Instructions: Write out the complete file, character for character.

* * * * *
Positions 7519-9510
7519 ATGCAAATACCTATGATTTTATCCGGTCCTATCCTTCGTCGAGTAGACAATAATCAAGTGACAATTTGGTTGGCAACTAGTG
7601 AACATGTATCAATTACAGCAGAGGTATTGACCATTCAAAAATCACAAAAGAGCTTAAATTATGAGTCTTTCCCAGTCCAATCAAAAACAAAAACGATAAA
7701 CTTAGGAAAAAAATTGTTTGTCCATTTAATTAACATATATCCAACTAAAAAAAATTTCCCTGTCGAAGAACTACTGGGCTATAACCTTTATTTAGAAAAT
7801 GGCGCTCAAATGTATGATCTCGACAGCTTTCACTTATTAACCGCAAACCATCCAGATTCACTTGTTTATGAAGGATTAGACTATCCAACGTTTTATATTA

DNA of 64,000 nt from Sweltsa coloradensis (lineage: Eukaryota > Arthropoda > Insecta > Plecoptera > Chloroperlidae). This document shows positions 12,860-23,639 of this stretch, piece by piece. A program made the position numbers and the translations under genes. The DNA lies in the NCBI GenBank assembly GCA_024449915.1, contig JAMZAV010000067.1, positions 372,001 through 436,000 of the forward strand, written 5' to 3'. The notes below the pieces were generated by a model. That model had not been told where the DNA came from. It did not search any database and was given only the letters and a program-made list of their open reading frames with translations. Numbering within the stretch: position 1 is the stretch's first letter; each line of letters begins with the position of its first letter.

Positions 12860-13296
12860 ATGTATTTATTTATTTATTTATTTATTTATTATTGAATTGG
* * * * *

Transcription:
Positions 7519-9510
7519 ATGCAAATACCTATGATTTTATCCGGTCCTATCCTTCGTCGAGTAGACAATAATCAAGTGACAATTTGGTTGGCAACTAGTG
7601 AACATGTATCAATTACAGCAGAGGTATTGACCATTCAAAAATCACAAAAGAGCTTAAATTATGAGTCTTTCCCAGTCCAATCAAAAACAAAAACGATAAA
7701 CTTAGGAAAAAAATTGTTTGTCCATTTAATTAACATATATCCAACTAAAAAAAATTTCCCTGTCGAAGAACTACTGGGCTATAACCTTTATTTAGAAAAT
7801 GGCGCTCAAATGTATGATCTCGACAGCTTTCACTTATTAACCGCAAACCATCCAGATTCACTTGTTTATGAAGGATTAGACTATCCAACGTTTTATATTA

DNA of 64,000 nt from Sweltsa coloradensis (lineage: Eukaryota > Arthropoda > Insecta > Plecoptera > Chloroperlidae). This document shows positions 12,860-23,639 of this stretch, piece by piece. A program made the position numbers and the translations under genes. The DNA lies in the NCBI GenBank assembly GCA_024449915.1, contig JAMZAV010000067.1, positions 372,001 through 436,000 of the forward strand, written 5' to 3'. The notes below the pieces were generated by a model. That model had not been told where the DNA came from. It did not search any database and was given only the letters and a program-made list of their open reading frames with translations. Numbering within the stretch: position 1 is the stretch's first letter; each line of letters begins with the position of its first letter.

Positions 12860-13296
12860 ATGTATTTATTTATTTATTTATTTATTTATTATTGAATTGG